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    The Dawes Act turned out to be disastrous for the American Indians; over the next generations they lived under regulations that outlawed their traditional way of life yet didn’t offer the vital resources to support their businesses and households. Splitting the reservations into small parcels of land triggered the significant decrease of Indian-owned property. Inside three decades, the people had lost over two-thirds of the acreage that they had controlled before the Dawes Act was enacted in 1887; the majority of the remaining land was sold to white settlers.

    Usually, Native Americans were duped out of their allotments or were forced to sell off their property in order to pay bills and take care of their own families. Consequently, the Indians were not “Americanized” and were often unable to become self-supporting farmers or ranchers, like the creators of the Act had expected. Aside from that it created animosity among Indians for the U.S. government, as the allotment method often destroyed land that was the spiritual and societal focus of their lives.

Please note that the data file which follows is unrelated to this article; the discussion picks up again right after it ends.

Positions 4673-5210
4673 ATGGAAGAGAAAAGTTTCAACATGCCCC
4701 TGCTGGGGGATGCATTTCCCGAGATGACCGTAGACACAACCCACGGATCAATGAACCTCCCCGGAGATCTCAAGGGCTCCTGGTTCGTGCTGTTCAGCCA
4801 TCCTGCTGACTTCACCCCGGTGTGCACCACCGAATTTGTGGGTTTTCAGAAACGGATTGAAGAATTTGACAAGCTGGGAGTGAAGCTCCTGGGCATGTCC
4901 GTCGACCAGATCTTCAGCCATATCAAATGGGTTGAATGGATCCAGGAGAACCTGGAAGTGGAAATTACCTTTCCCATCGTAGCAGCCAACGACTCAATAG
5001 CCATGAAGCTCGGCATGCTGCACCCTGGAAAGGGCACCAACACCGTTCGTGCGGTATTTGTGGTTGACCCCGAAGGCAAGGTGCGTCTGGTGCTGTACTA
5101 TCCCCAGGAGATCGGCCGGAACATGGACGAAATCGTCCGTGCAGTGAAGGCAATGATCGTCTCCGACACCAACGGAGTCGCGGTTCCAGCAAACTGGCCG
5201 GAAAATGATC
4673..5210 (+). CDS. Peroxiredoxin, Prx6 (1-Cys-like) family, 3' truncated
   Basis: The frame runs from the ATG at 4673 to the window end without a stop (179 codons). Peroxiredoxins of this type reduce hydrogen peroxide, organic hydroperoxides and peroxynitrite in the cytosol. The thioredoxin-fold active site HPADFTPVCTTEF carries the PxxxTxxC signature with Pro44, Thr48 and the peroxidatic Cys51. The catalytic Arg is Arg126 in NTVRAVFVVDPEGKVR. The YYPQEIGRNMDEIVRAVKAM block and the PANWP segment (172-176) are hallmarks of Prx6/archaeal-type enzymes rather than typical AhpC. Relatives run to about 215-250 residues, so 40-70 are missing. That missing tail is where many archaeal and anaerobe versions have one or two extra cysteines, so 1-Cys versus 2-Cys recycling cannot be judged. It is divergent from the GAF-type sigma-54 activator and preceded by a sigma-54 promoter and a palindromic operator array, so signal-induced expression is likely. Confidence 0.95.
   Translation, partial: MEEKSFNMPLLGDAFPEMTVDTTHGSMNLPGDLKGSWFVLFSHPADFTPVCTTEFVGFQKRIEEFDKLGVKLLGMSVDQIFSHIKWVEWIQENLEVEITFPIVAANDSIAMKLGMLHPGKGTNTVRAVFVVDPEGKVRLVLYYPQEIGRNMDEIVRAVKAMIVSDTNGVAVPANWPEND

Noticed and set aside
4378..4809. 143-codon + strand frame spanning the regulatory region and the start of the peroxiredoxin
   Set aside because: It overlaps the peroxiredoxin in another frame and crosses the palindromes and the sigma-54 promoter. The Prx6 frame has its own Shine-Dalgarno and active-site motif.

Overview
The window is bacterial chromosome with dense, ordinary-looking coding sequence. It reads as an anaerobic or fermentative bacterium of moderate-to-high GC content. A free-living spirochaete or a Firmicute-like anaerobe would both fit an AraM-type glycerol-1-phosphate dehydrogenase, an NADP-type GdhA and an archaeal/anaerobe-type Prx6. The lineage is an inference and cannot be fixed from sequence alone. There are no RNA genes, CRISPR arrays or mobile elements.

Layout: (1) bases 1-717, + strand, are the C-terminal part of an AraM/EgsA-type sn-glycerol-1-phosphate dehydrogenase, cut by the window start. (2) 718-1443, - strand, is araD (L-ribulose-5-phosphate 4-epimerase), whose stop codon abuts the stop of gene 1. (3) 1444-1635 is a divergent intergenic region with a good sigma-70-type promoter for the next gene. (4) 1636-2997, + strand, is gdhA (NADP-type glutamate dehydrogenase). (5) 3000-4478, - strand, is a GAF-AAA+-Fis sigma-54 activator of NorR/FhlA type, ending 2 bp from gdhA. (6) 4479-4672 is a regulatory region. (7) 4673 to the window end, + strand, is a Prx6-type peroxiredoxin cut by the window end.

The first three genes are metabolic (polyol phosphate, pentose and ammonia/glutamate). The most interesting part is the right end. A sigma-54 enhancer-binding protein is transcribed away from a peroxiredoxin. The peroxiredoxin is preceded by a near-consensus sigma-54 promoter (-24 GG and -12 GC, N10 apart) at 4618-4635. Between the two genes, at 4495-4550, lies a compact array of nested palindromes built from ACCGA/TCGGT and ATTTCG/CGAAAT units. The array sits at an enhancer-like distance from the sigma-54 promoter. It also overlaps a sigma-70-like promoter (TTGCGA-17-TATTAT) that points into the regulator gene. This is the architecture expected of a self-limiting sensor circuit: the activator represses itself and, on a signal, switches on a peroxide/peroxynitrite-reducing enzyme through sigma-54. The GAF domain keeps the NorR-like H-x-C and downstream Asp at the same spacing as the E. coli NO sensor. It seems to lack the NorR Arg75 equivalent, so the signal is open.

Native American Culture


    Between 1850 and 1900, life for Native Americans changed significantly. Through U.S. administration policies, American Indians were forced from their places of residence as their native lands were parceled out. The Plains, which they had previously roamed without limits, were now inhabited with white settlers.

     

    The Upshot of the Indian Wars


    Over these years the Indians had been cheated out of their land, food and approach to life, as the federal government’s Indian plans shoved them on to reservations and attempted to “Americanize” them. Many American Indian bands could not survive relocation, assimilation and military loss; by 1890 the Native American population was lowered to fewer than 250,000 people. As a result of generations of discriminatory and ruthless policies instituted by the United States government between 1850 and 1900, life for the American Indians was changed forever.